Recovery Messages & News

Sleep Hygiene

 By Ms. Sue Newton, RN, MN

Sleep hygiene (also known as sleep habits) are a variety of different practices that are necessary to have normal, quality nighttime sleep and full daytime alertness. Sleep disturbances and daytime sleepiness are the most telling signs of poor sleep hygiene and are among the most common problems encountered in our society. If you are experiencing a sleep problem, it is important to review your sleep routine and try and make some changes before turning to medication to alleviate the problem. It may take some time for the changes to have a positive effect.

What are some examples of good sleep hygiene?

The most important sleep hygiene practice is to maintain a regular wake and sleep pattern seven days a week if possible. It is also important to spend an appropriate amount of time in bed and for adults, it is recommended to have 7.5-9 hours of sleep each night. According to the National Institutes of Health, the average adult sleeps less than seven hours per night. In today’s fast-paced society, 6 or 7 hours of sleep may sound pretty good. In reality, though, it’s a recipe for chronic sleep deprivation.

The best way to figure out if you’re meeting your sleep needs is to evaluate how you feel as you go about your day. If you’re logging enough hours, you’ll feel energetic and alert all day long, from the moment you wake up until your regular bedtime.

Other good sleep hygiene practices include:

Nap early or not at all- Avoid napping during the day when possible as it can disturb the normal pattern of sleep and wakefulness. Many people make naps a regular part of their day. However, for those who find falling asleep or staying asleep through the night problematic, afternoon napping may be one of the culprits. This is because late-day naps decrease sleep drive. If you must nap, it’s better to keep it short and before 5 p.m.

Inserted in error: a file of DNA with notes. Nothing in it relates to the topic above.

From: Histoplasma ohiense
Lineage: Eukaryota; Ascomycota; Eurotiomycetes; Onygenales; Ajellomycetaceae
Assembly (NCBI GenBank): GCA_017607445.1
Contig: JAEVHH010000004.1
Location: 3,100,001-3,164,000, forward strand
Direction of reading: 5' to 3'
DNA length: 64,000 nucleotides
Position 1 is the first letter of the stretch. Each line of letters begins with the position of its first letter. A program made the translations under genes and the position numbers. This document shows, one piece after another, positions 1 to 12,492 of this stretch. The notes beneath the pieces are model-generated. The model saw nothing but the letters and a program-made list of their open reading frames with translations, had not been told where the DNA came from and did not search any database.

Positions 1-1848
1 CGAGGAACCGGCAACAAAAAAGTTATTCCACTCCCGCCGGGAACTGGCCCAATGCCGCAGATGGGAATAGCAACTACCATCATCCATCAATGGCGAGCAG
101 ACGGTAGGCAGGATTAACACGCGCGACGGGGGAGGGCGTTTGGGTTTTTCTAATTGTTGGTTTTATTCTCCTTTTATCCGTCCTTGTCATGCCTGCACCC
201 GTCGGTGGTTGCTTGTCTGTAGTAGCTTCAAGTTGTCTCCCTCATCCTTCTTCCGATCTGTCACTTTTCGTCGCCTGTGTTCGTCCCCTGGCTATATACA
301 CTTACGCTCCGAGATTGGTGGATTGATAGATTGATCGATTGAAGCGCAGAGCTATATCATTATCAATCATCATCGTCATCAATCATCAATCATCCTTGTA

Avoid stimulants such as caffeine, nicotine, and alcohol too close to bedtime. While alcohol is well known to speed the onset of sleep, it disrupts sleep in the second half as the body begins to metabolize the alcohol, causing arousal.

Practice relaxation techniques to help initiate a restful night’s sleep. Relaxation techniques or exercise such as yoga, deep breathing and others may help relieve anxiety and reduce muscle tension. Exercise can promote good sleep but vigorous exercise is preferable in the morning or late afternoon and relaxing exercise can be done before bed.

Stay away from large meals close to bedtime. Food can be disruptive right before sleep. It is recommended to not eat any later than 7pm to allow you time to digest your food before bed. Also dietary changes can cause sleep problems so if you are struggling with a sleep problem, it’s not a good time to start experimenting with spicy dishes….and remember, chocolate has caffeine. If you are hungry, try a light snack before bed. Warm milk and foods high in the amino acid tryptophan, such as bananas, may help you to sleep.

Establish a regular relaxing bedtime routine. Try to avoid emotionally upsetting conversations and activities before trying to go to sleep. Don’t dwell on, or bring your problems to bed. Some people find it useful to journal during the evening or late afternoon to deal with these issues. Pre-sleep rituals, such as a warm bath or a few minutes of reading, can also help initiate sleep.

Ensure adequate exposure to natural light. This is particularly important for older people who may not venture outside as frequently as children and adults. Light exposure helps maintain a healthy sleep-wake cycle.

Several physical factors are known to upset sleep. These include arthritis, acid reflux with heartburn, menstruation, headaches and hot flashes. Not all sleep problems are so easily treated and could signify the presence of a sleep disorder such as apnea, restless legs syndrome, narcolepsy, or another clinical sleep problem. If your sleep difficulties don’t improve through good sleep hygiene, you may want to consult your physician or a sleep specialist. Mental health issues like depression, anxiety and stress are often associated with sleeping difficulty. In many cases, difficulty staying asleep may be the only presenting sign of depression. A physician should be consulted about these issues to help determine the problem and the best treatment.